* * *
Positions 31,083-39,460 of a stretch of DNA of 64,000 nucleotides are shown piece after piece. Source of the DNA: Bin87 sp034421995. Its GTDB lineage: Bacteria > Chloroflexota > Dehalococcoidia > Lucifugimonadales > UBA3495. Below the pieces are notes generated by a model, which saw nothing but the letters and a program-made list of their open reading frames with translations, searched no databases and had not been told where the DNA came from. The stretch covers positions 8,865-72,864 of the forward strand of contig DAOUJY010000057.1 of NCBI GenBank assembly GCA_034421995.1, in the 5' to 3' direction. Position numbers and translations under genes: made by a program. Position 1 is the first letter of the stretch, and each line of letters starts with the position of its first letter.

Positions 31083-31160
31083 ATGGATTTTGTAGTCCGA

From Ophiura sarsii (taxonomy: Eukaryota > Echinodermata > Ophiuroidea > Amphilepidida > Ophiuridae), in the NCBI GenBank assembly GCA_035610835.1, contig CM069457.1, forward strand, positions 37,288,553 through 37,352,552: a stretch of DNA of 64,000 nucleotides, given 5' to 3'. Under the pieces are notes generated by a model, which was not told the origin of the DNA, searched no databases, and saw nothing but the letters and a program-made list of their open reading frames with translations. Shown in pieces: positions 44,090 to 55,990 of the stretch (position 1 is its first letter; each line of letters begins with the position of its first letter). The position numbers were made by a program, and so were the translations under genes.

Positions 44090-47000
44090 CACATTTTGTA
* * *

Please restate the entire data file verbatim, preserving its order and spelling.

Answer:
Positions 31,083-39,460 of a stretch of DNA of 64,000 nucleotides are shown piece after piece. Source of the DNA: Bin87 sp034421995. Its GTDB lineage: Bacteria > Chloroflexota > Dehalococcoidia > Lucifugimonadales > UBA3495. Below the pieces are notes generated by a model, which saw nothing but the letters and a program-made list of their open reading frames with translations, searched no databases and had not been told where the DNA came from. The stretch covers positions 8,865-72,864 of the forward strand of contig DAOUJY010000057.1 of NCBI GenBank assembly GCA_034421995.1, in the 5' to 3' direction. Position numbers and translations under genes: made by a program. Position 1 is the first letter of the stretch, and each line of letters starts with the position of its first letter.

Positions 31083-31160
31083 ATGGATTTTGTAGTCCGA

From Ophiura sarsii (taxonomy: Eukaryota > Echinodermata > Ophiuroidea > Amphilepidida > Ophiuridae), in the NCBI GenBank assembly GCA_035610835.1, contig CM069457.1, forward strand, positions 37,288,553 through 37,352,552: a stretch of DNA of 64,000 nucleotides, given 5' to 3'. Under the pieces are notes generated by a model, which was not told the origin of the DNA, searched no databases, and saw nothing but the letters and a program-made list of their open reading frames with translations. Shown in pieces: positions 44,090 to 55,990 of the stretch (position 1 is its first letter; each line of letters begins with the position of its first letter). The position numbers were made by a program, and so were the translations under genes.

Positions 44090-47000
44090 CACATTTTGTA